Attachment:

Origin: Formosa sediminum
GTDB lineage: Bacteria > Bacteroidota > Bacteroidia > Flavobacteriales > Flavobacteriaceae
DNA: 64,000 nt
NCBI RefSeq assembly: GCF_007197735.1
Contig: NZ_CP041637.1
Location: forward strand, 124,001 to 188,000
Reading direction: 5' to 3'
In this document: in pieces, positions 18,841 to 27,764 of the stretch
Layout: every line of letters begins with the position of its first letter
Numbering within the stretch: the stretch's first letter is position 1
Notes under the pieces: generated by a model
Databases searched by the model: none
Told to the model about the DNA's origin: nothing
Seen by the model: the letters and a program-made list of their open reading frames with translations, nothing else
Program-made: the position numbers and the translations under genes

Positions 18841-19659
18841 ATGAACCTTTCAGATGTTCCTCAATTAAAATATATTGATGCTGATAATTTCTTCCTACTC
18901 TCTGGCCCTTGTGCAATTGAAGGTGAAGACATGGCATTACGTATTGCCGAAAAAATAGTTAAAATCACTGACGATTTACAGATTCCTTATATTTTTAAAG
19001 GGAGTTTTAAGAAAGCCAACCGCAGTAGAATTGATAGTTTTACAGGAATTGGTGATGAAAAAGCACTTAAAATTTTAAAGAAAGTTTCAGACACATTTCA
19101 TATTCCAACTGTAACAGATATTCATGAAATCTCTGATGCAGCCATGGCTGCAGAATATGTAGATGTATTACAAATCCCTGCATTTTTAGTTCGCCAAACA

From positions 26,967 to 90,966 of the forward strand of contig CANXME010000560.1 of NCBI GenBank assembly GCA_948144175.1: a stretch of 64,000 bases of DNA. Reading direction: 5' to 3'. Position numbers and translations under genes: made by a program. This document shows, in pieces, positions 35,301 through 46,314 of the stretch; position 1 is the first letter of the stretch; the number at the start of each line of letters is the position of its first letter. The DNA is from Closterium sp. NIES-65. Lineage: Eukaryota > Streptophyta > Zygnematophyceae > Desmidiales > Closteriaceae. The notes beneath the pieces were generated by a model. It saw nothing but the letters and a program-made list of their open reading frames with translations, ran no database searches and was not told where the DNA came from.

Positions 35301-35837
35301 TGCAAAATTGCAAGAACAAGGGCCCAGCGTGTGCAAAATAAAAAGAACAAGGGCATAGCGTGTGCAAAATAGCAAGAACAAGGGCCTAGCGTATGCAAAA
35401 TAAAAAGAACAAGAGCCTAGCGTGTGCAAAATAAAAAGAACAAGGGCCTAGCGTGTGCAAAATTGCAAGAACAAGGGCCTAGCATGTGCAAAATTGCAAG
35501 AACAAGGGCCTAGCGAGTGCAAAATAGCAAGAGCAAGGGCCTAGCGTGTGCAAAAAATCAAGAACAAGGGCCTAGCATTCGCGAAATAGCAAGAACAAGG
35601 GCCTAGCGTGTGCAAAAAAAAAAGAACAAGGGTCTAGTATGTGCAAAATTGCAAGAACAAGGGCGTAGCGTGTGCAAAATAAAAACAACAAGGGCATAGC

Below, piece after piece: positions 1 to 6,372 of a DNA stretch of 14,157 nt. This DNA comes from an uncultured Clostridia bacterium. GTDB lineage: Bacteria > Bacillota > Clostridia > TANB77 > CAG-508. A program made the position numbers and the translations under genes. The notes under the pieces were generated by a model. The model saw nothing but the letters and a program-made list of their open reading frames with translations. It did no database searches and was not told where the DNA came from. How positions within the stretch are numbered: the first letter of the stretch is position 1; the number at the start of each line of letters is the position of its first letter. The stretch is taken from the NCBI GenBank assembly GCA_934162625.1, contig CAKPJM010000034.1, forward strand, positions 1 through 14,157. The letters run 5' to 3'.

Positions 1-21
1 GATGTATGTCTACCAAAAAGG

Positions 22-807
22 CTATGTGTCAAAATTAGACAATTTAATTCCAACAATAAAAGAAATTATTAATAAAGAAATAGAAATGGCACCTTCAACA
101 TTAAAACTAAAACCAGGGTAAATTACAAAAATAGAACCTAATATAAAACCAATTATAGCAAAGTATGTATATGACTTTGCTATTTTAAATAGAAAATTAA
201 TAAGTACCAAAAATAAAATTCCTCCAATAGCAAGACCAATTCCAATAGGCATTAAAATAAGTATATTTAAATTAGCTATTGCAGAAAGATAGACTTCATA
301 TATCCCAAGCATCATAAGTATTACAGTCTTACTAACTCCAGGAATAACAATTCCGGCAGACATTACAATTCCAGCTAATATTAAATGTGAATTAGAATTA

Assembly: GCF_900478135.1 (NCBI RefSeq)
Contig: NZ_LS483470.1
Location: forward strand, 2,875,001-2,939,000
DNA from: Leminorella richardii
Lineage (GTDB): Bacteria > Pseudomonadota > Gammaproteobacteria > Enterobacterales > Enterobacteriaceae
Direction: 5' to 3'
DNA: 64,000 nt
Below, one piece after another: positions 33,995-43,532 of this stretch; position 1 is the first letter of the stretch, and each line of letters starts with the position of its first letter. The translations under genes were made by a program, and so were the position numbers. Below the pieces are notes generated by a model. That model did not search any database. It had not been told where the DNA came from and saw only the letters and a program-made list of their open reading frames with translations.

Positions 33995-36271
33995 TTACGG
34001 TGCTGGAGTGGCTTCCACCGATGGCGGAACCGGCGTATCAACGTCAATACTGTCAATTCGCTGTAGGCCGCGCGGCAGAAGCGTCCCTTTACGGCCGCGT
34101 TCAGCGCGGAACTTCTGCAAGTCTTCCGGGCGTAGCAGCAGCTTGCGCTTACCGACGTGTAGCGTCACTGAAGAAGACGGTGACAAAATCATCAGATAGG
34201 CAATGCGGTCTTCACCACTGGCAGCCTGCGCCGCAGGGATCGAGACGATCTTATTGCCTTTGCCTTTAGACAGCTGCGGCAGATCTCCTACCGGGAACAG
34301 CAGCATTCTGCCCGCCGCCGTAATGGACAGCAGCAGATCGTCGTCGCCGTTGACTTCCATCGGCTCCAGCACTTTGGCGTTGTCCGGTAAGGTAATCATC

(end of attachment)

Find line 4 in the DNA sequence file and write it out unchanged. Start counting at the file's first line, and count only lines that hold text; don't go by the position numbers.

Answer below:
NCBI RefSeq assembly: GCF_007197735.1